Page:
There is nothing strictly immortal, but immortality. Whatever hath no beginning, may be confident of no end;—all others have a dependent being and within the reach of destruction;—which is the peculiar of that necessary essence that cannot destroy itself;—and the highest strain of omnipotency, to be so powerfully constituted as not to suffer even from the power of itself. But the sufficiency of Christian immortality frustrates all earthly glory, and the quality of either state after death, makes a folly of posthumous memory. God who can only destroy our souls, and hath assured our resurrection, either of our bodies or names hath directly promised no duration. Wherein there is so much of chance, that the boldest expectants have found unhappy frustration; and to hold long subsistence, seems but a scape in oblivion. But man is a noble animal, splendid in ashes, and pompous in the grave, solemnizing nativities and deaths with equal lustre, nor omitting ceremonies of bravery in the infamy of his nature.
Life is a pure flame, and we live by an invisible sun within us. A small fire sufficeth for life, great flames seemed too little after death, while men vainly affected precious pyres, and to burn like Sardanapalus; but the wisdom of funeral laws found the folly of prodigal blazes and reduced undoing fires unto the rule of sober obsequies, wherein few could be so mean as not to provide wood, pitch, a mourner, and an urn.
Five languages secured not the epitaph of Gordianus. The man of God lives longer without a tomb than any by one, invisibly interred by angels, and adjudged to obscurity, though not without some marks directing human discovery. Enoch and Elias, without either tomb or burial, in an anomalous state of being, are the great examples of perpetuity, in their long and living memory, in strict account being still on this side death, and having a late part yet to act upon this stage of earth. If in the decretory term of the world we shall not all die but be changed, according to received translation, the last day will make but few graves; at least quick resurrections will anticipate lasting sepultures. Some graves will be opened before they be quite closed, and Lazarus be no wonder. When many that feared to die, shall groan that they can die but once, the dismal state is the second and living death, when life puts despair on the damned; when men shall wish the coverings of mountains, not of monuments, and annihilations shall be courted.
While some have studied monuments, others have studiously declined them, and some have been so vainly boisterous, that they durst not acknowledge their graves; wherein Alaricus seems most subtle, who had a river turned to hide his bones at the bottom. Even Sylla, that thought himself safe in his urn, could not prevent revenging tongues, and stones thrown at his monument. Happy are they whom privacy makes innocent, who deal so with men in this world, that they are not afraid to meet them in the next; who, when they die, make no commotion among the dead, and are not touched with that poetical taunt of Isaiah.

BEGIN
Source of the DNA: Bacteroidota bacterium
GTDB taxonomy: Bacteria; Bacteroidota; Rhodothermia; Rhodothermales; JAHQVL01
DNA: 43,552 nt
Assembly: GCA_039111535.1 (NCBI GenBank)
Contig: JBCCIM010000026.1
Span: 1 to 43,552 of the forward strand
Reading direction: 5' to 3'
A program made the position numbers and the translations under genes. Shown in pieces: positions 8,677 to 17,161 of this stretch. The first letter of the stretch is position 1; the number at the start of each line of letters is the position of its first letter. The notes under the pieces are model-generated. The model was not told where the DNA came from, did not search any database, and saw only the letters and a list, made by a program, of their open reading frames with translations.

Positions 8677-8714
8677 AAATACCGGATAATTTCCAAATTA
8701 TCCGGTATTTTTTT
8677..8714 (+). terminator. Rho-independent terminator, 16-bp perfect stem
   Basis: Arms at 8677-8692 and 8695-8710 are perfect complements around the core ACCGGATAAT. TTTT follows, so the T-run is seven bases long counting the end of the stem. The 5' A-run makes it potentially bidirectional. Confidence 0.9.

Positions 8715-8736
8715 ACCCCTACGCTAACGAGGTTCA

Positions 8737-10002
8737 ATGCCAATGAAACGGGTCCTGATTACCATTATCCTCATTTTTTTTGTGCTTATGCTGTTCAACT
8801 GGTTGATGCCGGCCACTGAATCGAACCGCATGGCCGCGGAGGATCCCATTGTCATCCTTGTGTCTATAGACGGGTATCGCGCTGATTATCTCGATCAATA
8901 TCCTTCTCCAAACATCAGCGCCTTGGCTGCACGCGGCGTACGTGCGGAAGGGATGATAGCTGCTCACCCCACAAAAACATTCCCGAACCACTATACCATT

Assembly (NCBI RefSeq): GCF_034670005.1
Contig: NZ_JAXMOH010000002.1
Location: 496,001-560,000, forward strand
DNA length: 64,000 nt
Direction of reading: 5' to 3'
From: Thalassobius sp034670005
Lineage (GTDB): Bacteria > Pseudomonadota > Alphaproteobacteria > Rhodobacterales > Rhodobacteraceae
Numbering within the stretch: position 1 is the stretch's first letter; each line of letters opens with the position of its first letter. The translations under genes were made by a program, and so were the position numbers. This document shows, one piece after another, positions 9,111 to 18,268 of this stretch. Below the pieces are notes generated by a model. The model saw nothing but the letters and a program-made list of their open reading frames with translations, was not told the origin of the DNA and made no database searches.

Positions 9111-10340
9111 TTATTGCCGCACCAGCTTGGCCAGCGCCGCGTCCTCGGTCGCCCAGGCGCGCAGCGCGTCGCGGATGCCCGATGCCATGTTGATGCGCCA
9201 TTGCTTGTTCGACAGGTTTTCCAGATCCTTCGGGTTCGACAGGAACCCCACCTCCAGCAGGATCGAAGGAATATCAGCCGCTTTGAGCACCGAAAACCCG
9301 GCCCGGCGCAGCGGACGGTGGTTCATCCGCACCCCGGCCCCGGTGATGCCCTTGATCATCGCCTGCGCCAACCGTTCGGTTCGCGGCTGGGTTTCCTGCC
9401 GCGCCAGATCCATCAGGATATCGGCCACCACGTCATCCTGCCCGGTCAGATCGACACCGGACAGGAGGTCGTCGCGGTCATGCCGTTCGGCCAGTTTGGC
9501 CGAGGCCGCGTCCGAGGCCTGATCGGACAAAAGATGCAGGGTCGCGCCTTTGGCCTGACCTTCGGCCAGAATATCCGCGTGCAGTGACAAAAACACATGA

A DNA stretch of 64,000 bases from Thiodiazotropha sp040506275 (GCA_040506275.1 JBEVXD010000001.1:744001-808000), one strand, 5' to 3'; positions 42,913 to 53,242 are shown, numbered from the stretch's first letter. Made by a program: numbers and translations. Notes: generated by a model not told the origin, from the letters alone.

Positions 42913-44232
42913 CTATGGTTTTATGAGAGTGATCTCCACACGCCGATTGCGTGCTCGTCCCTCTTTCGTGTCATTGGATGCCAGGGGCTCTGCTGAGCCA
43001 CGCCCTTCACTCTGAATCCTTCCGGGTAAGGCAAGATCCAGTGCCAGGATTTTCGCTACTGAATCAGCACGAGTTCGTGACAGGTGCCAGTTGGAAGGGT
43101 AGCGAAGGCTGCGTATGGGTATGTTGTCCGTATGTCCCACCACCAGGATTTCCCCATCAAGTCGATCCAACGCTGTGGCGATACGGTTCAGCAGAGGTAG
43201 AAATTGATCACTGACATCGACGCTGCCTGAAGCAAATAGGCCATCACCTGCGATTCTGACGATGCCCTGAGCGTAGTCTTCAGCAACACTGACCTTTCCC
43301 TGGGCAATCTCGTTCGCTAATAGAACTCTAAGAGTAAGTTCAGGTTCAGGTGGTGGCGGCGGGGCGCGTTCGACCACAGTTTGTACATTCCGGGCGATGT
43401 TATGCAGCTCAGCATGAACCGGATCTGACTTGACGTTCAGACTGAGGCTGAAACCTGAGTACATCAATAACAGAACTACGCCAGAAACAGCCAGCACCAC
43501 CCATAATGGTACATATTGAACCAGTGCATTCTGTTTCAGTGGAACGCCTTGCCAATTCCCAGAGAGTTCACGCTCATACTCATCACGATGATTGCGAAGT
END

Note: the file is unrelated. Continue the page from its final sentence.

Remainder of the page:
Pyramids, arches, obelisks, were but the irregularities of vain-glory, and wild enormities of ancient magnanimity. But the most magnanimous resolution rests in the Christian religion, which trampleth upon pride and sits on the neck of ambition, humbly pursuing that infallible perpetuity, unto which all others must diminish their diameters, and be poorly seen in angles of contingency.
Pious spirits who passed their days in raptures of futurity, made little more of this world, than the world that was before it, while they lay obscure in the chaos of pre-ordination, and night of their fore-beings. And if any have been so happy as truly to understand Christian annihilation, ecstasies, exolution, liquefaction, transformation, the kiss of the spouse, gustation of God, and ingression into the divine shadow, they have already had an handsome anticipation of heaven; the glory of the world is surely over, and the earth in ashes unto them.
To subsist in lasting monuments, to live in their productions, to exist in their names and predicament of chimeras, was large satisfaction unto old expectations, and made one part of their Elysiums. But all this is nothing in the metaphysicks of true belief. To live indeed, is to be again ourselves, which being not only an hope, but an evidence in noble believers, ’tis all one to lie in St Innocent’s church-yard as in the sands of Egypt.—Sir Thomas Browne, Hydriotaphia